The Yap: Did you have any of the young actors whom you just looked at and said "this person is going to be a star"?
KT: I think they all had that moment. They're all doing specific things, and they all get their chance to shine. Some of them are singers, and some of them are dancers, and some of them are acting majors. Naturi had that moment when she's singing "Out There On My Own," and Kay Panabaker had a brilliant moment when she was delivering an acting monologue, and Kherington, when she dances, it's like you can't take your eyes off of her. And Asher Book is going to be the next heartthrob. When he sings and sings and sits down at a piano, it seems like every girl falls in love with him. So they all had that moment in the movie that they're going to call their superstar moment, so I'm going to be interested to see who pops when this movie comes out.
The Yap: There have obviously been a lot of remakes coming out in the past several years, and more to come. There's a lot of backlash against it-that "Oh, we don't need another remake" attitude. What is your answer to those critics?
KT: As I said earlier we're really not remaking it. We're really just retaining the core message the first film had. I don't want to touch the first film, it was so perfect. But there are definite levels of films that can be remade, and this one is perfect for that. And there are other films that really can't be remade, and I get it. There's a level of complaints about remakes, but people forget that "Scarface" was a remake, and everyone quotes that. Sometimes a remake is a good thing.
The Yap: I was also thinking with plays, which obviously "Fame" is heavily influenced by stage productions, that no one complains when they do a new version of "Phantom of the Opera" or "Guys and Dolls" or whathave you...
KT: Exactly. Exactly.
The Yap: It's an interesting dynamic.
KT: It's just become a popular thing to complain about. And it's totally okay. I get it. But it's weird now where we have this open platform now where everyone is a critic. You can open up a blog or put your comments on the Internet, and now you even have Twitter, where people can post their comments AS they're watching the movie. It's pretty crazy. We're in a crazy time with the information highway where it's so instantaneous and every voice is heard.
The Yap: I'd like to talk about some of your upcoming stuff. You have a sci fi movie, "Arcana" coming out next.
KT: Yeah, I sold that to Universal. Brett Ratner is producing it, I'm directing it and John Ridley is writing it. John Ridley wrote "Three Kings" and he just wrote "Red Tails" for George Lucas, so I'm excited. It's going to have the backdrop of "Blade Runner," we're going to use the production techniques of "300," and it's going to be as raw and edgy as "The Warriors." I know that's a lot of references, but trust me, it's going to be quite a unique comic book, graphic novel-driven film.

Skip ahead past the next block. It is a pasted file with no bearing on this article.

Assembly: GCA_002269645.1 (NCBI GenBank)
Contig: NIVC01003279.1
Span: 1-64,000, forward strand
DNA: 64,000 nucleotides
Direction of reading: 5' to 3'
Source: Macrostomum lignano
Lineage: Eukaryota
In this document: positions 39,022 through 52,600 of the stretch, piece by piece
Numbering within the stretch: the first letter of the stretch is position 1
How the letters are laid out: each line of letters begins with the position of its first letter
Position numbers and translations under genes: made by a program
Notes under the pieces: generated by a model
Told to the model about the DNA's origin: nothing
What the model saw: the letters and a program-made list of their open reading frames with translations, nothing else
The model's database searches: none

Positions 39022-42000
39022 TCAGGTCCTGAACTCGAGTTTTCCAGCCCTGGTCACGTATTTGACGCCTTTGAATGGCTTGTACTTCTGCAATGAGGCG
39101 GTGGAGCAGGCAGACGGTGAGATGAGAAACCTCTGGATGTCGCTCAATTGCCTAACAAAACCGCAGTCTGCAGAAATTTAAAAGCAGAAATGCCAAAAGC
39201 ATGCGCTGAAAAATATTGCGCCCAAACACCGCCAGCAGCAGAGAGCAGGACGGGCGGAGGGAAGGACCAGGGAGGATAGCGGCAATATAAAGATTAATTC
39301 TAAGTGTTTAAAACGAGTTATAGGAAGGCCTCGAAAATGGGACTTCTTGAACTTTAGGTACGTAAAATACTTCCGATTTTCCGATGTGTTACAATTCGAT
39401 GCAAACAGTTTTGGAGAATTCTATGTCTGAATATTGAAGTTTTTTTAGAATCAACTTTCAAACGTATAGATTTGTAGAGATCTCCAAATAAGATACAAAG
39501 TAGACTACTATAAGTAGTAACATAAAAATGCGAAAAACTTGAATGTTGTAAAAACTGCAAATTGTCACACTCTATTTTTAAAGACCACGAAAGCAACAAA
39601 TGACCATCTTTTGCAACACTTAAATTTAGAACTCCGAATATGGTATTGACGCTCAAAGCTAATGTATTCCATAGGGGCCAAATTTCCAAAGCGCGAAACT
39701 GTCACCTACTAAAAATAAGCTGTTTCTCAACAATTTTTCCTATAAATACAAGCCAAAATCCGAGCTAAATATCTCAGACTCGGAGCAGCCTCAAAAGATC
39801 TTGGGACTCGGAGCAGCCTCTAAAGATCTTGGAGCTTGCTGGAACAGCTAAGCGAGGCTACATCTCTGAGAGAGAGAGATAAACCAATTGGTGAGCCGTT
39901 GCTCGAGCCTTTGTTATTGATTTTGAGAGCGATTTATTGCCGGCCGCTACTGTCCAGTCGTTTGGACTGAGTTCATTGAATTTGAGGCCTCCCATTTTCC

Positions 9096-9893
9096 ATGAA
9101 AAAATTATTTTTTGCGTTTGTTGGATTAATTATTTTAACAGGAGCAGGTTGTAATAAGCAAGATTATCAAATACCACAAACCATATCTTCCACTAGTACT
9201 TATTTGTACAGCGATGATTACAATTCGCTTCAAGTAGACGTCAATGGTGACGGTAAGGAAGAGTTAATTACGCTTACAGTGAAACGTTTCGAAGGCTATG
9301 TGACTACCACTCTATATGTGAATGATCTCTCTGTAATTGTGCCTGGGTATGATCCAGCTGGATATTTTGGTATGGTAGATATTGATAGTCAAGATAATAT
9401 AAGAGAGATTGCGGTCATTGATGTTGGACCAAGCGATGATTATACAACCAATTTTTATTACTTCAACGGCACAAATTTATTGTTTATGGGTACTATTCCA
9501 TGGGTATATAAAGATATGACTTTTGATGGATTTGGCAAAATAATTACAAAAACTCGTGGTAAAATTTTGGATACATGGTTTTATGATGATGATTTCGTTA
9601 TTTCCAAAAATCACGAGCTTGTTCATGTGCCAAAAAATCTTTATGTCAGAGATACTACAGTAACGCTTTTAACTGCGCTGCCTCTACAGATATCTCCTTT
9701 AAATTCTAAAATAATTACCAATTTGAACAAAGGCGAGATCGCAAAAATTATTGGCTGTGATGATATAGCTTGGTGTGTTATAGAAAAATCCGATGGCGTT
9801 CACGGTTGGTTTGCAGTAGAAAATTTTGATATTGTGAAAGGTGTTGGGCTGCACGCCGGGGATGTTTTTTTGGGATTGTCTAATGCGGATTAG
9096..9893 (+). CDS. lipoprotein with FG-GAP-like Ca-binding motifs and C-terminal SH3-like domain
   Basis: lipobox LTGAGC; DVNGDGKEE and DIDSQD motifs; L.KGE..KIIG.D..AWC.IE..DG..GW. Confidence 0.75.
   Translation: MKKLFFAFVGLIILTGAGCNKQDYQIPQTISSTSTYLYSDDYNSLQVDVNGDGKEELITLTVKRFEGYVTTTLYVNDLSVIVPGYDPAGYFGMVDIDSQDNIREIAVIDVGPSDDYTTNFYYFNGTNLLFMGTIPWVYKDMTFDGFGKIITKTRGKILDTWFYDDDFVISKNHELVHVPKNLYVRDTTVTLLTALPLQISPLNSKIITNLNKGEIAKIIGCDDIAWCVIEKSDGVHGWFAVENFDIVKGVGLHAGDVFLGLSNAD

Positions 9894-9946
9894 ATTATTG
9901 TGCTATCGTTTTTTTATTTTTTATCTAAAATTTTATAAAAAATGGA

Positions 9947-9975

The Yap: Do you have any casting set?
KT: No, right now we're just focusing on the script, and I can't wait to read the first draft from John. He's such a great writer, and I was really honored that he wanted to write it. I wrote the treatment and came up with the concept with Harry Shum, who happens to be on "Glee" now, and when I sold it John had a lot of interest in it.
The Yap: Can you tell anything about what it's about?
KT: Well, that's under wraps right now, because the story is just now shaping up, so there's not a lot I can say about it right now.
The Yap: How about a target release date?
KT: Not yet. We're just focusing on the writing for now.
The Yap: Okay...I also saw your name online associated with "Dr. Horrible's Sing Along Blog."
KT: That's my brilliant sister and brother-in-law. Yeah, they wrote "Dr. Horrible," and they just won an Emmy for it. I'm really excited for them, and I think they just put my name on it because I shot some behind-the-scenes footage here and there. It's just such a good group of people with Felicia Day and Joss (Whedon) and my sister and Jed and Zack Whedon. And Nathan Fillion is one of the funniest people I've ever met. I'm very proud of my sister. They did a great job on that thing.
The Yap: We need to wrap up here, but do you have a message for people who are considering seeing "Fame" or maybe have reservations about seeing this as a remake?
KT: I just want to say that we tried really hard not to mess with people's memories. We just wanted to emulate the integrity and the core message that the film had, and I think if you loved the original or the television series you'll love this too. There's a lot of great musical sequences in it, but there's a lot of character drama too. I hope they'll see it and hope that they knew we were trying to retain the original heart.